homepage logo

Potomac Plunge

By Staff | Feb 10, 2017

More than a dozen people braved the frigid waters of the Potomac River in Shepherds-town Saturday to raise money and awareness for Camp No Limits, which is a non-profit organization that provides camp for children with limb loss and their families. Their mission is to educate and empower young people with limb loss to discover and develop a healthy, happy and independent lifestyle.

The polar plunge began in Shepherdstown four years ago with Scott Greeley at the helm. Greeley’s son, David is an amputee and enjoys Camp No Limits, so Scott began this effort to raise money for the camp to help provide scholarships for other amputees and their families.

“I’ve always jumped in the river on New Year’s Day up in Williamsport just for the fun of it,” said Greeley. “But this is a little closer to home. This is a way that I can raise money and give back.”

Greeley simply asks for a donation from people who want to take the plunge, but for $30, participants can receive a t-shirt. Over the years, he’s raised close to $9,000.

David Greeley said he enjoys getting in the river each year-even two years ago when participants had to break surface ice in order to get in.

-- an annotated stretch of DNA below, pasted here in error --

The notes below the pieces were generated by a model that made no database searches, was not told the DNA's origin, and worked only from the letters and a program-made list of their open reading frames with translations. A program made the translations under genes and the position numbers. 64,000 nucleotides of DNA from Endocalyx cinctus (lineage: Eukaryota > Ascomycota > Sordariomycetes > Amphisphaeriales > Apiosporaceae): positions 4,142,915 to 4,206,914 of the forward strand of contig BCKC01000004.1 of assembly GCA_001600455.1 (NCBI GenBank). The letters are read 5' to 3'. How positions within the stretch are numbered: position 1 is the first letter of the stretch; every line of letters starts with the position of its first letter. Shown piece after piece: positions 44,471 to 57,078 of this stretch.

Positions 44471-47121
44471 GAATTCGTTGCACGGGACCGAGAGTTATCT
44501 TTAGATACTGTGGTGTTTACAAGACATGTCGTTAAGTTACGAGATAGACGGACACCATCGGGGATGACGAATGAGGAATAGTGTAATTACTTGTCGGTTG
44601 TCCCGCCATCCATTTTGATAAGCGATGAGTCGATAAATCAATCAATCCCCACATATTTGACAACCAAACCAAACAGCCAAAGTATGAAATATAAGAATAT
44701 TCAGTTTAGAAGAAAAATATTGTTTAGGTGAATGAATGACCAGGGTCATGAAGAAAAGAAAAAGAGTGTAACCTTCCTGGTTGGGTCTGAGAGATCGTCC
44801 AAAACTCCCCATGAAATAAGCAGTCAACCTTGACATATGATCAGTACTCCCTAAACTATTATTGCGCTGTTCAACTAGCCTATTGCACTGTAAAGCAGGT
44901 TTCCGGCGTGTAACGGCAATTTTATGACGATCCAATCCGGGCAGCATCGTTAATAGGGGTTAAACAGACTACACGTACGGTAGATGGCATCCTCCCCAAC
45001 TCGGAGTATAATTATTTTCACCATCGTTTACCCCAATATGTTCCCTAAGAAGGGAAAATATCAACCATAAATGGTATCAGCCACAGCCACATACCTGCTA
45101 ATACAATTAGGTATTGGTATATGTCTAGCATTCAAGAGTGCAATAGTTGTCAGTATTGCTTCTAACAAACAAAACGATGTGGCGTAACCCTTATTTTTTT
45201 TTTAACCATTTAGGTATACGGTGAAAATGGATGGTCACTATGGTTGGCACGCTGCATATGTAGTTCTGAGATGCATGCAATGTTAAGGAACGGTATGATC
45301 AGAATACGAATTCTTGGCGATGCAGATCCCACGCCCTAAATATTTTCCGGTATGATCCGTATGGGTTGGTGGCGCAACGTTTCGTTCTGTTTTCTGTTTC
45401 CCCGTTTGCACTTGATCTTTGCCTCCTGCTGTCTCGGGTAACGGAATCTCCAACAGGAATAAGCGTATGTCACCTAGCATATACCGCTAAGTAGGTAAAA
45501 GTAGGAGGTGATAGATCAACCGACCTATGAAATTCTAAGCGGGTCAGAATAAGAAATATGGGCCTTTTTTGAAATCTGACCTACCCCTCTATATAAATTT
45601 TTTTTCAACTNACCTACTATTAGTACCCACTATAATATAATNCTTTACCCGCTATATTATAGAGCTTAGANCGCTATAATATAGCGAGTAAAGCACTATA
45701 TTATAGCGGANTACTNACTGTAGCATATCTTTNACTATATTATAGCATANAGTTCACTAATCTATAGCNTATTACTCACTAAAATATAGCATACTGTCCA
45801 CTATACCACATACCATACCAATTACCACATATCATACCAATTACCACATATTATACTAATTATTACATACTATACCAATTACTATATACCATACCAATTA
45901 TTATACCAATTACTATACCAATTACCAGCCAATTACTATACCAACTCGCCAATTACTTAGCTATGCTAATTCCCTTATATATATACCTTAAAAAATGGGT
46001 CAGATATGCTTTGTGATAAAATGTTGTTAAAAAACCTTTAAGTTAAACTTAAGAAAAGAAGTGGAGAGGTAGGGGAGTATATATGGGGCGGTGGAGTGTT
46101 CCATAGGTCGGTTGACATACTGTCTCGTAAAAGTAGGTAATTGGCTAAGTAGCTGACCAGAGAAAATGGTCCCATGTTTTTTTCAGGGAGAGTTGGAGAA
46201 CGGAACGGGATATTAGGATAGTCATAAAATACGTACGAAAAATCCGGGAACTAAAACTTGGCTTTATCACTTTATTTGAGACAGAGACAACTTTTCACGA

“I get a little nervous to get in the water,” said David, “but it’s a pretty fun experience.” When asked what he likes about the camp he replied, “I like meeting other people in similar situations and making new friends. I look forward to it every year.”

Tracy and Kirk Wims were there serving hot cocoa and treats prepared by their daughter and her friends from their Girl Scout troop. The treats were being sold as another way to raise money for the camp. The Wims’ son, Isaiah has also been a long-time camp attendee.

“I like that the camp is unique,” said Tracy. “The whole family gets to go. Our daughter goes and talks to other siblings and gets to mentor them. If people have questions about what it’s like as the sibling of an amputee, she’s able to answer them appropriately. As parents, we go and help support other parents and talk to them about different issues they might be facing.”

Camp No Limits began in Maine in 2004, with just four families, but now takes place in several locations all over the nation. Offering education, physical and occupational therapy and peer support makes them a unique camp. For more information, visit nolimitsfoundation.org.